Karen Ngugi in her graduation gown. Indeed, disability in not inability.
Karen Ngugi in her graduation gown. Indeed, disability in not inability.

Karen Ngugi is a happy young woman. Despite her sense of hearing challenges, she still manages to pull that dazzling infectious smile on her face at all times.

She engages in deep conversations without limits to books and careers. She is always in the company of another woman, a beautiful scene in her school.

When you see them, you will think the ‘mother and her daughter’ took the same course. They are always together.

For those who understand the underlying circumstances, it’s clear that Karen is deaf while the ‘mother’ is her sign language interpreter.

But you will never notice this if you do not have a keen eye for details.

Photo: Right to left; Karen, Miriam Nekesa(her sign language interpreter), and Dr. Wilfred Kiboro (Chancellor Riara University) during the virtual graduation. She was among the top performers who attended the graduation while observing health guidelines to prevent the spread of Coivid 19.
Photo: Right to left; Karen, Miriam Nekesa(her sign language interpreter), and Dr. Wilfred Kiboro (Chancellor Riara University) during the virtual graduation. She was among the top performers who attended the graduation while observing health guidelines to prevent the spread of Coivid 19.

Karen passed well in her class. She received the much-coveted First-class honors Degree in Bachelor of Computer Science at Riara University on July 4,2020.The graduation was virtual.

“I just did the unthinkable but it’s something more special group people can manage to achieve. It’s not difficult,” she said.

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The cost of hiring a private sign language interpreter is so high and she feels the government should consider hiring interpreters for the deaf students.

“We have rights to access quality education as our hearing counterparts. We should not be limited by not being able to understand what is going on in class,” she said.

Adding: “If we manage to do this, we can save many deaf children from going through what I have undergone, shoving us into a tiny box that does not have deaf role models to look up to. And so, we feel like we cannot be whatever we want to be.”

Karen lost her hearing at the age of 4. She attended Joymereen Integrated School, where she interacted with other deaf kids. The experience might have been great, but Karen thinks otherwise.

“Looking back now, the odd thing about that school is that they prohibited the use of sign language,” she recalls.

The experience aside, it is in this school that she learned signing and lip-reading. She excitedly signed, “It is a skill that has served me well countless times in a world of speaking majority.”

She has once had to go for one-on-one private sessions with a sign language interpreter before building the confidence to join others in the classroom.

She went to Reverend Muhoro Secondary School for the deaf in Mukuruwe-ini, Karatina. Then an opportunity presented itself to her. She qualified to go to the United States of America for an exchange program. While there, she attended Rocky Mountain High School for the Deaf, where she had the best moments of her life.

When she came back to the country, she joined Braebum Imani International School. It is here that she met Miriam Nekesa, her sign language interpreter. She would hold her hand from high school all through campus.

“With Miriam I become a more active participant in class. We could also chat and gossip about anything,” she said.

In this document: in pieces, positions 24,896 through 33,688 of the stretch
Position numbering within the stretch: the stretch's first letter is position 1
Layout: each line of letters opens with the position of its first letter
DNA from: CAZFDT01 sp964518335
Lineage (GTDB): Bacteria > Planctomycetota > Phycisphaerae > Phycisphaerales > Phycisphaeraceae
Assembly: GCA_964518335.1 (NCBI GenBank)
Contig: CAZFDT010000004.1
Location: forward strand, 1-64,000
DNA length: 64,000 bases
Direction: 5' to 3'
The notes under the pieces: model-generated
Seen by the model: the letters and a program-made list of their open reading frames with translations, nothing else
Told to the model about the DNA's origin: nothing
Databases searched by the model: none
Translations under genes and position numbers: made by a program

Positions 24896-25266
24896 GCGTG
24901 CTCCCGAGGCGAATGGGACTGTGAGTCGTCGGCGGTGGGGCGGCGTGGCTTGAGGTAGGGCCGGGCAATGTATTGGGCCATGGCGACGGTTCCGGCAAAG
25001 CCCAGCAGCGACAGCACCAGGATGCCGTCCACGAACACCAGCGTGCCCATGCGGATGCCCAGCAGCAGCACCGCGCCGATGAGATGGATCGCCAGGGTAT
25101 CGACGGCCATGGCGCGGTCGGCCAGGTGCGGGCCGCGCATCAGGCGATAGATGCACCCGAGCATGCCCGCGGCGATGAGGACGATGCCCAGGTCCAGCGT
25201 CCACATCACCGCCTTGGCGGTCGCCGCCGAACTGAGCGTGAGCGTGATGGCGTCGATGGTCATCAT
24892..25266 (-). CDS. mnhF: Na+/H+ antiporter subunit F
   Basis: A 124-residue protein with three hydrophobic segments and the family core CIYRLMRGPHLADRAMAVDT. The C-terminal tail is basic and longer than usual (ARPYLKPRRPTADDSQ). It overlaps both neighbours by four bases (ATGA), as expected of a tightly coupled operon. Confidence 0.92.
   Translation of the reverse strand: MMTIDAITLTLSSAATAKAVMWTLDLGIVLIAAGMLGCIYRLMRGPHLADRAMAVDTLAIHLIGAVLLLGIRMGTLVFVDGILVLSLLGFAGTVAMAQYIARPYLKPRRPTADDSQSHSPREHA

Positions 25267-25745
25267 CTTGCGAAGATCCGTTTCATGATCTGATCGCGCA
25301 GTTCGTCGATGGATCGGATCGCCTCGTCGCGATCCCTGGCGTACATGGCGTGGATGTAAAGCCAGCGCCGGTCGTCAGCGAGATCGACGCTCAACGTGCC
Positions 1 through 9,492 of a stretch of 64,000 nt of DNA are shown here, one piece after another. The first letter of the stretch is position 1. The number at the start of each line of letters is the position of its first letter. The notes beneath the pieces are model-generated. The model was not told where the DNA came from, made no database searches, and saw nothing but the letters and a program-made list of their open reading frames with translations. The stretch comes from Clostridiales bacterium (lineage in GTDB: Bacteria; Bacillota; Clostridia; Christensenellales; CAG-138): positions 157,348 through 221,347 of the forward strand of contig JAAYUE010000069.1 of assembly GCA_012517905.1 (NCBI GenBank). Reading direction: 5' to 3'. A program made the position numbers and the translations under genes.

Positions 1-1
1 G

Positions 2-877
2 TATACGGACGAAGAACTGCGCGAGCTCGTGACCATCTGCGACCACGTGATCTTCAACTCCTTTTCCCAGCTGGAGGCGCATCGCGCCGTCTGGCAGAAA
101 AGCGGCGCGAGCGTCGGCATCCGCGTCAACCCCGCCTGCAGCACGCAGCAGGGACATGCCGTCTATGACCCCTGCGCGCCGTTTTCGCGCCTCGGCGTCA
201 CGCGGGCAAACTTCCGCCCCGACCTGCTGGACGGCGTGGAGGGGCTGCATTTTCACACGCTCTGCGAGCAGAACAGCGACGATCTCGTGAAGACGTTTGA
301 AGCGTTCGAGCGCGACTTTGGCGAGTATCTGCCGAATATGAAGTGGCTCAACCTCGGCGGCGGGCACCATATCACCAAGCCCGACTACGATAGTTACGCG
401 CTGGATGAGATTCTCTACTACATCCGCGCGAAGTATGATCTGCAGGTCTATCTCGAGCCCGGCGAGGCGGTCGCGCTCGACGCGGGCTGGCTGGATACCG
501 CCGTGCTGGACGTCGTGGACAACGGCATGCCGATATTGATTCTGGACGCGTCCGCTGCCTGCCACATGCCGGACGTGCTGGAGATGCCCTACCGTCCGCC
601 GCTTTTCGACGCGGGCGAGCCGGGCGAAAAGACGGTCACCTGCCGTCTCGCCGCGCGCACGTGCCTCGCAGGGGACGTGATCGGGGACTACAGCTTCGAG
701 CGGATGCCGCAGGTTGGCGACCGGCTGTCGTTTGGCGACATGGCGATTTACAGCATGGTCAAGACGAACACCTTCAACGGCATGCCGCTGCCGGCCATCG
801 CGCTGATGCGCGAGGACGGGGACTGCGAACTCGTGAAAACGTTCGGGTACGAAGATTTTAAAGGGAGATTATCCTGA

“With the communication barrier out of the way, I got access to advice, stories, and tidbits of wisdom that I couldn’t have with my family and relatives.

Miriam didn’t just help me academically; she is the reason why I have more self-confidence than ever. I can face the world when she is around,” she added.

On her side, Miriam Nekesa reflected all the things that Karen had said. Once in a while, she doubted whether Karen understood the lecturers. However, she always made her proud by excelling in her classwork.

Their chemistry is so strong that Miriam pointed out people would mistake her for Karen’s mother. Her parents would even take her to stay with Miriam during the holidays, for she felt home in her hands. Furthermore, they understood each other well.

She described Karen as “my best friend, best student and best granddaughter.”

She also noted that Karen is very curious and that she learned a lot from her.”Amenifunza mengi.”(She has taught me a lot.)

Davis Raymond, her friend, and classmate said, “She is not afraid to tell the truth at all! She is also fun to be around with.” He praised her advice academically and the help she offered while they were on campus.

“Karen is supportive of me and the things I do to a point that she attends my musical concerts despite being deaf.” Another close friend, Mercy Wambui, told me via a phone interview.

I questioned her on what she wanted to do with her life now that she has graduated.

“I am fascinated with Artificial Intelligence and web and software development. As well as interested in the field of data science and machine learning,” she said.

Hers being a success story, the Master’s student at University of Nairobi now has the following advice to deaf children.

“Do not let your deafness determine whether or not you do something with your life. If something interests you, go ahead and do it, and get innovative in overcoming communication barriers. You should understand you have a life of your own just like any other person and you should be responsible for it.”

According to Dr. George Jefwa, from the University of Nairobi, sign language interpreters play a crucial role in the learner’s life since they act as a link between the hearing and the deaf world.

He proposes having sign language taught among the hearing to accommodate the deaf in the hearing world.

Story by;
Brian khavalaji.